coffee, Europe and the United Kingdom, Hiking, Museums, outdoors, Travel, Uncategorized, Vacation

Prehistoric History: Stonehenge

 

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Our second day in England took us to two sites of historic significance. Less than 10 miles away from each other and within an hour’s drive from where we were staying in Lymington on the southwest coast, a visit to Stonehenge and the town of Salisbury made a great day trip.

We started off the day with Stonehenge in the morning.  A continuous drizzle blocked out the sun as we drove through the New Forest and into Wiltshire. The landscape on the drive was truly lovely, with lush green and the changing colors of leaves in the fall.  As someone who loves rainy weather, and doesn’t see quite enough of it in Southern California, I thought the dreariness of the morning rather enhanced the landscape as it gave contrast to the brightness of the foliage.  On the less romantic side, it made the roads slick, and driving a bit more concentrated.

As we arrived at Stonehenge, the rain began to clear. After picking up our English Heritage overseas visitor passes and chatting with the rep about home and other fun sites to check out around Hampshire, we boarded the shuttle which would take us closer to the actual site.

Stonehenge, an ancient stone circular monument and burial site, is a designated UNESCO World Heritage Site. It was built in stages during the later part of the Neolithic Era and the Bronze Age between 3000 and 1250 BC. The circular ditch was built first, with the addition of the stones beginning about 2500 BC. The stone structure is made up of two types of stone, the larger sarsen stones, which are large sandstone blocks common to the area and smaller bluestones.  The sarsens were constructed in two concentric patterns, with the bluestones added later.  The 56 Aubrey holes in and around the monument have a bit of a mystery as to what they were originally for.  It was thought that they may have held timber or stone, but what is known is that around these holes are cremation burials.  This makes Stonehenge one of the largest Neolithic burial sites in the UK.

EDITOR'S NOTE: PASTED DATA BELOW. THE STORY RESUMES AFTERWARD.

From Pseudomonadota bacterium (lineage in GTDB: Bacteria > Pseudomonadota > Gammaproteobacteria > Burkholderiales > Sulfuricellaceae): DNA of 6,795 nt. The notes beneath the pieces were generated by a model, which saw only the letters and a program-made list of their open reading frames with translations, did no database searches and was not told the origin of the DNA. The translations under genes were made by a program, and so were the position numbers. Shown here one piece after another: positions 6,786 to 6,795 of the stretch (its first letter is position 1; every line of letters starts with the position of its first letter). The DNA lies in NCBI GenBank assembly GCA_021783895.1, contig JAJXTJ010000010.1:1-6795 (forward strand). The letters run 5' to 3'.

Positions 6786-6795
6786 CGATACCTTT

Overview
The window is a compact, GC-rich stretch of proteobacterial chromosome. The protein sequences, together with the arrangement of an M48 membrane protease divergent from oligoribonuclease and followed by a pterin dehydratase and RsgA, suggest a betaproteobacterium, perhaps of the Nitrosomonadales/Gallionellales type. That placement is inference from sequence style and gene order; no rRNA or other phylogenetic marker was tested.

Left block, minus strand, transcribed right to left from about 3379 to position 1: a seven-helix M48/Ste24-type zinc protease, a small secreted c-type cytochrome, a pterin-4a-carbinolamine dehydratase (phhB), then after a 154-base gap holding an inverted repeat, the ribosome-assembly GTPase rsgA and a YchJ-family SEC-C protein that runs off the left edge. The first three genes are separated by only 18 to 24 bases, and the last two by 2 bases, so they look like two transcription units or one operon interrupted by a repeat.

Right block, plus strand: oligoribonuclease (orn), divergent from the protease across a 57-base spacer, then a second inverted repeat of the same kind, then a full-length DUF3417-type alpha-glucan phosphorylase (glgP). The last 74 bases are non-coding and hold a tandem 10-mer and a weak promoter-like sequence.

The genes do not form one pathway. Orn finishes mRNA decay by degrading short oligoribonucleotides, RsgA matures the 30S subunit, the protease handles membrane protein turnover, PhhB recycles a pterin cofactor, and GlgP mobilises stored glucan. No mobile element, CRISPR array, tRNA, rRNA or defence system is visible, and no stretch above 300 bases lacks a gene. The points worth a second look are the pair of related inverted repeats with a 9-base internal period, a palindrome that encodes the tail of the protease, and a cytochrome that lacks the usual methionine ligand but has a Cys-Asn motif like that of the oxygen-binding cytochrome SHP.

After exploring around the massive stone monument, we took the recommended hike back to the visitor centre. The expanse of grassy field punctuated by woodland was a lovely walk and perfect for candid photos of the kids. Moreover, it gave us the opportunity to appreciate the history that had been preserved, and contemplate those who came before us, and without large cranes and other machinery were able to construct these immense structures.

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The rain picked back up as we returned to the visitor centre.  There we picked up hot chocolates at the cafe and had our packed lunch.  We also took advantage of the free WiFi to get caught up on email and post photos of the day.  After lunch, we took turns in the museum, which held artifacts from the site, as well as exhibits on the history of Stonehenge.  Thankfully, the rain let up once more, and we were able to venture just a few yards from the visitor centre awning to check out the huts.  These are a reconstruction of ruins of a Neolithic settlement thought to be for those working on the construction of the monument. It was interesting to imagine what living in one of those might have been like.  The kids stopped my what-if game at “there wouldn’t have been WiFi.”

Some things to consider:

Stonehenge is an absolute must-do on a trip to England.  While it is not entirely known what the structures were built for, multiple theories- from ancient temple and burial site, to a very large astronomical calendar, to even one obscure thought that is was the site of buried treasure- we do know that it is a site to be appreciated in view of human history.

We purchased the English Heritage Overseas Visitor Pass, as this was actually 15 GBP cheaper than purchasing individual passes, and it allowed us access to other English Heritage sites. This can be purchased online here, and the pass itself may be picked up at the first English Heritage site you visit.  There are 9 and 16 day passes available depending on the length of your trip.

We visited in November, so we knew that the weather would be cold and wet. At any time of year, though, layers are a good idea as the weather can be changeful. We all had weather-resistant puffer jackets as well as riding or hiking boots for the trek.  This was perfect as we hit some spots of mud on the hike back to the visitor centre.

There was so much to learn and imagine on our visit to Stonehenge. It was definitely an experience to remember. Happy trails!

For source info and more information:

https://www.english-heritage.org.uk/visit/places/stonehenge/history-and-stories/

Photo credits:

Rochelle and Emily Haas

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